I thought, when I left home, that on this trip I might gain awareness of local issues in Latin America, big important issues like poverty, hunger, environmentalism, conservation, inequality, and access to education. Since I’ve been here, I’ve heard a few people’s opinions on those topics, but not as many as I’d imagined. Locals don’t air that kind of dirty laundry to travellers, even volunteers who are in the region for as long as a year and looking for ways to contribute. I’ve found, however, that my time abroad has given me a different type of awareness, one that I wasn’t looking for but have been glad I’ve found nonetheless.

Travelling, especially volunteering, has given me a consciousness of my surroundings and myself. I observe details that escaped my notice in the past. My senses are more in tune with the world. I’ve never considered myself a detail-oriented person, and I admit that when reading I’ll skip over the paragraphs of sensory description in my search for the story line. I rapidly lose interest in any book that starts with “The sky was that particular shade of blue that one only sees on a hot July morning, a hazy kind of blue, reminiscent of wildflowers…” On this trip, though, I’ve begun to notice those kind of details myself. The quality of light, the patterns of the clouds, and the shades of green in the hills are catching my eye as they never did before.

Hot tub at sunset

Hot tub at sunset

Here at the farm, with no internet, electronic devices, cars, machinery, or other distractions, I’m finding myself being aware of what’s around me. I notice the flock of 40 parrots overhead, squawking loudly. I see the tiny flatworm in the woodpile, and the leaf covered with dozens of caterpillars. I smell the flowers, and hear the frogs. Part of my newfound awareness comes from having so many animals depending on us here. I’ve always got an ear open for sounds of distress from the livestock. The piglets have been let out of their pen and are harnessed and tied to stakes around the property; I find myself listening for unusual squeals in case the young pigs break loose or start choking themselves on their ropes. Another part of my mind is keeping track of where the goats are, and whether the babies have been left behind by their mothers. Near the house, I keep my eye open for escaped baby chicks, who have sometimes been able to squeeze underneath the chicken wire to go exploring. If they get too close to a pig, they’ll probably be eaten for lunch.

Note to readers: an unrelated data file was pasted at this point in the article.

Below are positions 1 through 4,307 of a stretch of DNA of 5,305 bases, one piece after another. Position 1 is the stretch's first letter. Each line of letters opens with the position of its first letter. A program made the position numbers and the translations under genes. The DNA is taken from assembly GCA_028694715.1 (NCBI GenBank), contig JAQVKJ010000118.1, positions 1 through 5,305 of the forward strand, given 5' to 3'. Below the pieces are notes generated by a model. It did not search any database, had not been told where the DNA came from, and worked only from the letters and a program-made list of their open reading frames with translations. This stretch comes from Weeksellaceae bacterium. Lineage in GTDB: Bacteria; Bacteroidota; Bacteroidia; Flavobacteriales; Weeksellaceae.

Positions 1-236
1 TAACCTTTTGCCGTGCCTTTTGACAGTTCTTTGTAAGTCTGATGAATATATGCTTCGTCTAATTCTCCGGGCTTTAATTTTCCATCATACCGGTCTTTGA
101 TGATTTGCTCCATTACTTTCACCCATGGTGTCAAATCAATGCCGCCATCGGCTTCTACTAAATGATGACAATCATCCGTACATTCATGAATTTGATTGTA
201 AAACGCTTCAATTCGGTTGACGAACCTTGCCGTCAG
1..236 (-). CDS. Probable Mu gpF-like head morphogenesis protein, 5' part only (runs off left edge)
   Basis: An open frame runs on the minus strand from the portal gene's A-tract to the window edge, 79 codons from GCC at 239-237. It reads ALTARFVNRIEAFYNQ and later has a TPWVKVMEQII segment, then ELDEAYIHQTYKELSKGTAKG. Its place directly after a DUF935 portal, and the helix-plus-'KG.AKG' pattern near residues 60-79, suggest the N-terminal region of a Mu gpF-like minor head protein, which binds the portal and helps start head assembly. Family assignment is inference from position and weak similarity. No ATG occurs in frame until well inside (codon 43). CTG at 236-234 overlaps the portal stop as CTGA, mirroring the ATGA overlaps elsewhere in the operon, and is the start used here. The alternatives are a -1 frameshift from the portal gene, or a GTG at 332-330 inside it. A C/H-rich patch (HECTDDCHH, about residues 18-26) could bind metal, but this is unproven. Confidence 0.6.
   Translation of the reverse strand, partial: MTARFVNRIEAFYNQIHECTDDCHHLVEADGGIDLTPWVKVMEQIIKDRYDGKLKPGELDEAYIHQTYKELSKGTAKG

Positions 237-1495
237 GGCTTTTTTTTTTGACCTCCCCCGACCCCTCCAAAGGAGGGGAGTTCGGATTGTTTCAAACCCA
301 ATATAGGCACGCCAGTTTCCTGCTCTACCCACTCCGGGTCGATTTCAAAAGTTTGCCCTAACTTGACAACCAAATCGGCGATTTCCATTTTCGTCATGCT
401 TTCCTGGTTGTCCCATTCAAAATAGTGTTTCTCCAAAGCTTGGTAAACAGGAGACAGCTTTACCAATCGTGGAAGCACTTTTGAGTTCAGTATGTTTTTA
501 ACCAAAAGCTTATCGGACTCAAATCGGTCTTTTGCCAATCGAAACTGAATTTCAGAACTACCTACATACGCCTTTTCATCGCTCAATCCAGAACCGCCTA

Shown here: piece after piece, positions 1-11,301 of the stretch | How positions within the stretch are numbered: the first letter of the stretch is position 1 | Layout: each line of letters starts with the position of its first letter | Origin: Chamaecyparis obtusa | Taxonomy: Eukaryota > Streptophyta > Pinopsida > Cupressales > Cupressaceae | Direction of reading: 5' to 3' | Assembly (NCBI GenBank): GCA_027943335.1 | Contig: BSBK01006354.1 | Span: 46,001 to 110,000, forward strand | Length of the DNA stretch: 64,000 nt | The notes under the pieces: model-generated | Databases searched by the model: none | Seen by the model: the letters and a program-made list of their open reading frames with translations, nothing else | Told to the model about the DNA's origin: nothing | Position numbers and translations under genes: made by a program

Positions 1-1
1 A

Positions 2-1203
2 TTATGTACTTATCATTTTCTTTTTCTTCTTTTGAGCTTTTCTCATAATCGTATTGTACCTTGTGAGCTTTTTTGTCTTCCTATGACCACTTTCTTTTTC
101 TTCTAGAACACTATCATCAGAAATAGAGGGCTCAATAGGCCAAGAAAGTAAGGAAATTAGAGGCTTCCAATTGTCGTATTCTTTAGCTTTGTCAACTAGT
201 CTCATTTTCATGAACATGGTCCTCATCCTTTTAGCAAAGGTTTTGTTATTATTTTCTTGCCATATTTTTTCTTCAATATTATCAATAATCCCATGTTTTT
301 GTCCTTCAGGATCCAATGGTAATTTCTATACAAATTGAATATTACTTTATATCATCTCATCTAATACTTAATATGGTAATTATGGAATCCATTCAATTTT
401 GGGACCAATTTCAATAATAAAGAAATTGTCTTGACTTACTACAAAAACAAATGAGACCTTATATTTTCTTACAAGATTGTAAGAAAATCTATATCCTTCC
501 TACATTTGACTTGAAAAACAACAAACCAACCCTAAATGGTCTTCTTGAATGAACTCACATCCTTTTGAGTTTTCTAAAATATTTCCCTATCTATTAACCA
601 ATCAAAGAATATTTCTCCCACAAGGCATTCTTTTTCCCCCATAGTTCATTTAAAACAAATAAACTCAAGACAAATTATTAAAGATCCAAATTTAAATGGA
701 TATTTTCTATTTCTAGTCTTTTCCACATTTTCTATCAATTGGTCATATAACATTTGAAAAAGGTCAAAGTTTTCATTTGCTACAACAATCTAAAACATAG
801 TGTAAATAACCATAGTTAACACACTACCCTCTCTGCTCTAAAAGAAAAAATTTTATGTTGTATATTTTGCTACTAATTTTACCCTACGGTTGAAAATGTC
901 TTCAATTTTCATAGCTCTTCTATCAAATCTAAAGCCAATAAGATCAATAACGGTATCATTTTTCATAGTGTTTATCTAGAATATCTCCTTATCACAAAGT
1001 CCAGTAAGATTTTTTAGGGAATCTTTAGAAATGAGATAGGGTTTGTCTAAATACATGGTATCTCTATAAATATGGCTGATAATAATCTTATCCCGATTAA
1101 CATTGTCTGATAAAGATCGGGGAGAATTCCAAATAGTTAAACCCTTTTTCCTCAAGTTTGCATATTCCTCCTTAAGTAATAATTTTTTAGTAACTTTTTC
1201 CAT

I’m not only aware of the animals, but also paying attention to myself. My body and its rhythms are much more obvious to me when I’m so free of distractions. If I’m not feeling a hundred percent healthy, I can generally identify the source of the problem and the reason for it. The cures on the farm are simple: more rest or less, more water, less food, more food, or different food. Just by being aware of myself, I can keep track of how my diet and sleeping patterns affect my health.

The most pleasant side effect of my newfound awareness is my appreciation for my surroundings. I recognize the trees that smell nicest in the evenings. I know the rain is coming the instant before the storm starts: I heard the raindrops hit the trees nearby before they reached me. I see the tiny yellow frog as I’m walking in the grass, and I can stop to admire it. Ellen and I are constantly calling to each other: “Look at this spider!” “Stop! Come see this worm!” We might be working a little slower, but we’re happier as we do it. It’s a nice way to be.

A flatworm we found in the wood pile

A flatworm we found in the wood pile

Look at the tarantula on the ceiling! (Not necessarily the same one I found in my boot the other day. Now I check my boots every time I put them on!)

Look at the tarantula on the ceiling! (Not necessarily the same one I found in my boot the other day. Now I check my boots every time I put them on!)

 

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